FIRST destination onto our incredible India adventure is the colorful and vibrant city of Jaipur. We fly into the Indira Gandhi International Airport from Kuala Lumpur and arrive in Delhi at almost midnight via Air Asia. It was the first day of Holi and we arrive at our hotel located at the heart of the busy Delhi bazaars at midnight. The streets surrounding our hotel were deserted with only massive amounts of garbage scattered everywhere to show for the busy day that probably was. First thing the following day, we drive to Jaipur.
We settle in, get a good night’s rest in preparation for our “amazing race” as I liked to call it. Our breakfast at the hotel was 90 percent vegetarian, a right-in-your-face welcome to India for carnivores like ourselves. I was travelling with two of my closest friends: Alex Diola, who was probably a Maharani in his past life, and Jay Unchuan, a foodie who has an iron-cast stomach ready to tackle just any street food.
We had booked a private tour with car, driver, and guide through our five-day Golden Triangle Tour, a tour for starters where one can see three of the most interesting cities in Northern India: Delhi, Agra, and Jaipur. It was the second day of Holi, a Hindu festival, a spring celebration of love, frolic, and colors where people play out in the streets and throw colors at each other. Mr. Magan Singh our guide for the day, and owner of Heritage India Private Tours, himself has told us even days prior to our trip to be weary of this festival as these colors were made of very harmful chemicals and were very difficult to remove from the skin.
On the drive to Jaipur, we noticed so many people covered in purple, yellow, pink, blue, and green. And because of our guide’s warning, we were very careful not to get too close to the locals as soon as we arrived at Amer Fort observation deck where many locals were shooed away by tourist police. Elephants painted in Holi colors were walking past by us while we were taking selfies with the Amer Fort at the background.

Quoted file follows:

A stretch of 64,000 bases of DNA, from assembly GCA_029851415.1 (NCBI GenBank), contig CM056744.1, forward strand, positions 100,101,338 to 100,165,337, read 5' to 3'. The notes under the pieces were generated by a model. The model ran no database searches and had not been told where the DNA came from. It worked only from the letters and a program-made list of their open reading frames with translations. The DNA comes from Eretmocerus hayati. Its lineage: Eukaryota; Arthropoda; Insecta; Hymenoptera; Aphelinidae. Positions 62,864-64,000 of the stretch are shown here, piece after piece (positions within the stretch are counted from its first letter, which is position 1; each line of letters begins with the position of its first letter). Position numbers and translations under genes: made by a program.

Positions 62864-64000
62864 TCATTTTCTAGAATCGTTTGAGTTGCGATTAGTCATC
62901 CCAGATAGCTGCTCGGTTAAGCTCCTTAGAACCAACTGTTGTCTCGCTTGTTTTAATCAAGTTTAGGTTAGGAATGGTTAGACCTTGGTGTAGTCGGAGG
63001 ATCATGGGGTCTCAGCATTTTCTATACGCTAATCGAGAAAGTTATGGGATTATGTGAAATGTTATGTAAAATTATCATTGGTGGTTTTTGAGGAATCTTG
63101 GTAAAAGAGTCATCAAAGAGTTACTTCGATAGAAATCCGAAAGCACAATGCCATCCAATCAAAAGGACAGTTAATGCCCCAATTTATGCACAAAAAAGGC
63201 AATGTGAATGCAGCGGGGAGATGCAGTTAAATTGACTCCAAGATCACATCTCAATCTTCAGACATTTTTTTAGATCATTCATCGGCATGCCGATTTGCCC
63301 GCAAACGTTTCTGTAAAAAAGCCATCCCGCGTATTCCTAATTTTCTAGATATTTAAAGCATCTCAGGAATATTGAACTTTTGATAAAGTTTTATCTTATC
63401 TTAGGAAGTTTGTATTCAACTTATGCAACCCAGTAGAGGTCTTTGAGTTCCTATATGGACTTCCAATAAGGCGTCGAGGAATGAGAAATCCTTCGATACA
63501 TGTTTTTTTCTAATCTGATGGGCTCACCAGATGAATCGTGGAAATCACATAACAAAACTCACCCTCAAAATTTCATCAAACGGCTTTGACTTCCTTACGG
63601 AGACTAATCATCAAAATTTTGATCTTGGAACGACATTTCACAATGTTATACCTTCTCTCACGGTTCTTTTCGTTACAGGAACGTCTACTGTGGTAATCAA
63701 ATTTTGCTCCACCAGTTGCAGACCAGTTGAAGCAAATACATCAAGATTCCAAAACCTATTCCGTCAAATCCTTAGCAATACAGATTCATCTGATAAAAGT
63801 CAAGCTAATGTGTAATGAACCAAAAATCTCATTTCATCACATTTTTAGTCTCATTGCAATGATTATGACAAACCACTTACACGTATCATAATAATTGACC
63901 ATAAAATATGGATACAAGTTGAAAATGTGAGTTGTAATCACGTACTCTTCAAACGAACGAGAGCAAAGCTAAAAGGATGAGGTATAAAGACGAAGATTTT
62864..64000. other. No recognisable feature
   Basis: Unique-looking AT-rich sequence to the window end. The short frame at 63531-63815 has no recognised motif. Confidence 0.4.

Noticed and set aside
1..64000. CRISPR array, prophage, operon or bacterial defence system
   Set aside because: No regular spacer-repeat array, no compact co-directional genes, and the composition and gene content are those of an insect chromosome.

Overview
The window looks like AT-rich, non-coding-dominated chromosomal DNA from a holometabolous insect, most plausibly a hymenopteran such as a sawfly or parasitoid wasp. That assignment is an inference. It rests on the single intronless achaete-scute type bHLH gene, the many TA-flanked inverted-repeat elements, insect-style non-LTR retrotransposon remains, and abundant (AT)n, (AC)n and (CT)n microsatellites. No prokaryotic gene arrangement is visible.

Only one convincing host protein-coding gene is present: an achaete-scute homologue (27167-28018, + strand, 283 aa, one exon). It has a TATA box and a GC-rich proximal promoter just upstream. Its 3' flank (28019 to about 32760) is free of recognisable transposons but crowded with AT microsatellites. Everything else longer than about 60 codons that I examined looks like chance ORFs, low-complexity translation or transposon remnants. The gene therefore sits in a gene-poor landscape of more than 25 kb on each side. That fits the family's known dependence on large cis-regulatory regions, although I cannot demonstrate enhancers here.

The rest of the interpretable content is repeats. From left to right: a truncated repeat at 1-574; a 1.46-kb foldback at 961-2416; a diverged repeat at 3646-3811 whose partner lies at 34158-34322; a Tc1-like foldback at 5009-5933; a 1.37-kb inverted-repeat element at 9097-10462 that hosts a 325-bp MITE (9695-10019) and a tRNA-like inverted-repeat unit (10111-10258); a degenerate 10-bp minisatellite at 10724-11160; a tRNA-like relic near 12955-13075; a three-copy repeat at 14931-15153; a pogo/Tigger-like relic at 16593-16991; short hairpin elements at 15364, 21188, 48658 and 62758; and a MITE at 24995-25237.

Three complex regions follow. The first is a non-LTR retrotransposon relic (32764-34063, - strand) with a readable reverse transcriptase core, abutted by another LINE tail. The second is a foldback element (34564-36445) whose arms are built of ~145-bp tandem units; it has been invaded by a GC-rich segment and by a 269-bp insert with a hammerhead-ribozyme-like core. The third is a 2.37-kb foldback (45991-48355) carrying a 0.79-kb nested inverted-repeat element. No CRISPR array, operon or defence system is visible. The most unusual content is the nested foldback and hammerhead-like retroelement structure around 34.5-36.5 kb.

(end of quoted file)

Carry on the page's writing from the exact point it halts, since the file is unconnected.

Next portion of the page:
The following day we get to see the inside of Amer Fort. Meanwhile, we check in our beautiful hotel Khandela Haveli, settle in, and visit Mr. Magan Singh’s enormous, three-story home where he and his uncle cooked us up a delicious mutton stew at the rooftop. Just one tiny little problem: I don’t eat goat meat. And I was already quite starving on the way to their house!
I just had to focus on what a beautiful view we had of the sunset against an all-white Jainism Temple just right across their home. And when it was dinnertime, I was “forced” to eat a couple of small slices of the mutton meat to be polite. In Indian culture, the guests must finish eating first before any of them could eat. So all eyes were on us while I chewed and swallowed goat meat for the first time ever in my entire life. It was good but I couldn’t swallow any more.
On our drive back to the Hotel Khandela Haveli, I requested to make a stop at McDonalds where I finally got to try their Chicken Maharaja Mac (there is a vegetarian version of this), large fries, and specialty iced tea. In a country where cows are deemed holy and most of the people are vegetarian by virtue of their religion, I have, on my first night, already accepted that the next time I will be able to eat bacon will be in a week.
(To be continued…)